As African nations find success in fighting virus, researchers search for answers

One public health official credits relative success in combating the virus in Africa to 'drastic action' taken by nations at 'great cost to their economies'

While much of the world has been hit hard by the coronavirus pandemic, multiple nations in Africa have managed to keep the virus at bay. Now, NBC News reports that researchers are working to figure out how it is being done.

According to Dr. Sam Agatre Okuonzi of Uganda’s Arua Regional Referral Hospital, things looked “very bleak” for Africa in regards to coronavirus. It was initially predicted that several countries would experience “severe devastation.”

“In Uganda, it was predicted that by September, there would be 600,000 cases of COVID-19 and 30,000 deaths,” Okuonzi said Thursday in a press conference. “But the reality is starkly different.”

According to Johns Hopkins University, Uganda has recorded about 7,300 positive COVID-19 tests and about 70 deaths.

Dr. Matshidiso Moeti, Africa’s regional director of the World Health Organization (WHO), attributes the relative success in combating the virus to early diligence of several African nations.

“Governments took early, quite drastic action through the lockdowns at great cost to their economies,” Moeti stated in the same news-making event Thursday. “This has bought us some time.”

READ MORE: As US struggles, Africa’s COVID-19 response is praised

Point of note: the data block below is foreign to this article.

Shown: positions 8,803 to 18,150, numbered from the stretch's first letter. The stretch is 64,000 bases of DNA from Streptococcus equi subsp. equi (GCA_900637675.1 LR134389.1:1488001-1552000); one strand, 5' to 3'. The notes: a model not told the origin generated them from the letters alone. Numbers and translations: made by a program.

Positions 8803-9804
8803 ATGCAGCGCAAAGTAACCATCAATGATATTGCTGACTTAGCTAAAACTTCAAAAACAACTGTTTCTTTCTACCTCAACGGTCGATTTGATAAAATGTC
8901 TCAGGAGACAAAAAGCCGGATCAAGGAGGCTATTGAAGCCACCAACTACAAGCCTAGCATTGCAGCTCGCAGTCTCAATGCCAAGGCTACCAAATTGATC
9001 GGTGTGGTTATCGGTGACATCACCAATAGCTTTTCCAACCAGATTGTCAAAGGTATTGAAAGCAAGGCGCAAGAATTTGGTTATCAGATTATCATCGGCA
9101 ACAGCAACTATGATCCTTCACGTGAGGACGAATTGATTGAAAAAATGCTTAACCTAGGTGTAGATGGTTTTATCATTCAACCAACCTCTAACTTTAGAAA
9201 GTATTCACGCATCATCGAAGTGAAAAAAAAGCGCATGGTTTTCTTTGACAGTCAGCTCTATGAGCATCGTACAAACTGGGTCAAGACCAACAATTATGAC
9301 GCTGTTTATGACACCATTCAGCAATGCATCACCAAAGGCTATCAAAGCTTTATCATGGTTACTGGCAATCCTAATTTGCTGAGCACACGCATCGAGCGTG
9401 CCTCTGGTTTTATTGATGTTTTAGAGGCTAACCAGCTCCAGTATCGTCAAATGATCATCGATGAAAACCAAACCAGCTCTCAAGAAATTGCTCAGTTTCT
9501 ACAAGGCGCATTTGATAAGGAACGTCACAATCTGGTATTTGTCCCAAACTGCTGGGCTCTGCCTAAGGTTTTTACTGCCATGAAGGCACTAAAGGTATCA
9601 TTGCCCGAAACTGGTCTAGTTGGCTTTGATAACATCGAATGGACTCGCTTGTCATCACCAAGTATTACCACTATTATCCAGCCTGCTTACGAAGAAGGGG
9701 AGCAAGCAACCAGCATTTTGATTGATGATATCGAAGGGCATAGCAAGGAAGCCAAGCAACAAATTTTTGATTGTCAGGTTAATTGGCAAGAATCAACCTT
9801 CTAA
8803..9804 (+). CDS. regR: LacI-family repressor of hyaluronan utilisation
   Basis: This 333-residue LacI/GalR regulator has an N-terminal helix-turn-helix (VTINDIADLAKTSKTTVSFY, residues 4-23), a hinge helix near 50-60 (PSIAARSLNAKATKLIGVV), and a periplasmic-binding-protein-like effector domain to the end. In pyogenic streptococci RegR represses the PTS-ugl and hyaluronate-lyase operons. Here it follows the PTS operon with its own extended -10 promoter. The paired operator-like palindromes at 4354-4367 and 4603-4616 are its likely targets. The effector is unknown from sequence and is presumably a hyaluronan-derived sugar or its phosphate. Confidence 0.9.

Concern over the fragile health systems of numerous nations on the continent was high when the pandemic started. However, as of Sept. 20, the entire African continent has recorded more than 1.4 million cases and about 35,000 deaths connected to COVID-19 as of Sunday morning, according to the Africa Centres for Disease Control and Prevention. Nearly half of those positive tests — almost 670,000 — were diagnosed in South Africa. The population of the continent is 1.2 billion.

World Rugby Player of the Year Pieter-Steph du Toit during the #StrongerTogether for R32-12 media opportunity at Food Forward SA on June 18, 2020 in Cape Town, South Africa. (Photo by Ashley Vlotman/Gallo Images/Getty Images)

About 1.2 million people in Africa, a continent of an estimated 1.2 billion people, have now recovered from the disease.

As a comparison, the United States, which has an estimated population of 330 million, has reported over 7 million coronavirus cases and over 204,000 deaths, with 4.5 million recoveries, according to data compiled by Johns Hopkins University as of Sunday morning.

READ MORE: As US struggles, Africa’s COVID-19 response is praised

As the world seeks to blunt what damage a second wave of the virus may bring, researches are working to see what other factors have led to the containment of COVID-19 in Africa in an effort to educate other countries. University of Edinburgh professor Francisca Mutapi is among those who are researching nations like Zimbabwe to find the key to immunity levels.

People wear face masks to protect against coronavirus, in Harare, Zimbabwe Monday, Sept. 21, 2020. (AP Photo/Tsvangirayi Mukwazhi)

One factor considered is the fact that much of Africa’s population resides in rural areas and spend a majority of time outside.

“One of the factors about the virus is it doesn’t transmit very well outdoors,” Moeti stated. “Africa has a significant population that is rural and spends a lot of time outdoors. That is one of the factors that we have found from our own work.”

Moeti has also said a factor could be that only three percent of most African nations have a populace of citizens over age 65.

The majority of coronavirus related deaths worldwide have been with people over the age 65, according to the Centers for Disease Control and Prevention.

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